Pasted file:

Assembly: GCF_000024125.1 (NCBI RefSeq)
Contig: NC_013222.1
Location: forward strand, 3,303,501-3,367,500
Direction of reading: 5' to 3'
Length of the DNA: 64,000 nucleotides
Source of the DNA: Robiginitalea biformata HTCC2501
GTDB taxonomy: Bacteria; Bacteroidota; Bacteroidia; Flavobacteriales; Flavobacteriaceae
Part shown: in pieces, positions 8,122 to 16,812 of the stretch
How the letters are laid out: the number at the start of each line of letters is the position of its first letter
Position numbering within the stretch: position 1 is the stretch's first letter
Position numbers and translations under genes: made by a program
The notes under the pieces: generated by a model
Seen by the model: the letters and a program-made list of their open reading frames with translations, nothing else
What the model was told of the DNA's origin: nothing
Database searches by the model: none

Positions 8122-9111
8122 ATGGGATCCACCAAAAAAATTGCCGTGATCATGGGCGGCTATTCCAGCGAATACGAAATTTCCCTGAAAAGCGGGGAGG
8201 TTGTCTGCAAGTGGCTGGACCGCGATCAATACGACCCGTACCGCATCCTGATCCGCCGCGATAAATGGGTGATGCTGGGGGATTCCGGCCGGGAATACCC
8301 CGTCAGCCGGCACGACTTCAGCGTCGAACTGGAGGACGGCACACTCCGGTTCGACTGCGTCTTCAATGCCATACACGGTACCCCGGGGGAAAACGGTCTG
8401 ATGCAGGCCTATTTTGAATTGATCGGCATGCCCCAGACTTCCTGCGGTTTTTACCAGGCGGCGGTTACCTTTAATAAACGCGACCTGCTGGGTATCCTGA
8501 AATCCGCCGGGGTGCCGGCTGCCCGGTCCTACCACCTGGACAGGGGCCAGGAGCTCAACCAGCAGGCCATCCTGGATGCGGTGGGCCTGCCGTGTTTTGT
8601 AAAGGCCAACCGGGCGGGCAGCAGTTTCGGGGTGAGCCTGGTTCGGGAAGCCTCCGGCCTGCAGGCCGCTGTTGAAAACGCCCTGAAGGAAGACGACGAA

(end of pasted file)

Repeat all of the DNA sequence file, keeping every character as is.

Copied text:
Assembly: GCF_000024125.1 (NCBI RefSeq)
Contig: NC_013222.1
Location: forward strand, 3,303,501-3,367,500
Direction of reading: 5' to 3'
Length of the DNA: 64,000 nucleotides
Source of the DNA: Robiginitalea biformata HTCC2501
GTDB taxonomy: Bacteria; Bacteroidota; Bacteroidia; Flavobacteriales; Flavobacteriaceae
Part shown: in pieces, positions 8,122 to 16,812 of the stretch
How the letters are laid out: the number at the start of each line of letters is the position of its first letter
Position numbering within the stretch: position 1 is the stretch's first letter
Position numbers and translations under genes: made by a program
The notes under the pieces: generated by a model
Seen by the model: the letters and a program-made list of their open reading frames with translations, nothing else
What the model was told of the DNA's origin: nothing
Database searches by the model: none

Positions 8122-9111
8122 ATGGGATCCACCAAAAAAATTGCCGTGATCATGGGCGGCTATTCCAGCGAATACGAAATTTCCCTGAAAAGCGGGGAGG
8201 TTGTCTGCAAGTGGCTGGACCGCGATCAATACGACCCGTACCGCATCCTGATCCGCCGCGATAAATGGGTGATGCTGGGGGATTCCGGCCGGGAATACCC
8301 CGTCAGCCGGCACGACTTCAGCGTCGAACTGGAGGACGGCACACTCCGGTTCGACTGCGTCTTCAATGCCATACACGGTACCCCGGGGGAAAACGGTCTG
8401 ATGCAGGCCTATTTTGAATTGATCGGCATGCCCCAGACTTCCTGCGGTTTTTACCAGGCGGCGGTTACCTTTAATAAACGCGACCTGCTGGGTATCCTGA
8501 AATCCGCCGGGGTGCCGGCTGCCCGGTCCTACCACCTGGACAGGGGCCAGGAGCTCAACCAGCAGGCCATCCTGGATGCGGTGGGCCTGCCGTGTTTTGT
8601 AAAGGCCAACCGGGCGGGCAGCAGTTTCGGGGTGAGCCTGGTTCGGGAAGCCTCCGGCCTGCAGGCCGCTGTTGAAAACGCCCTGAAGGAAGACGACGAA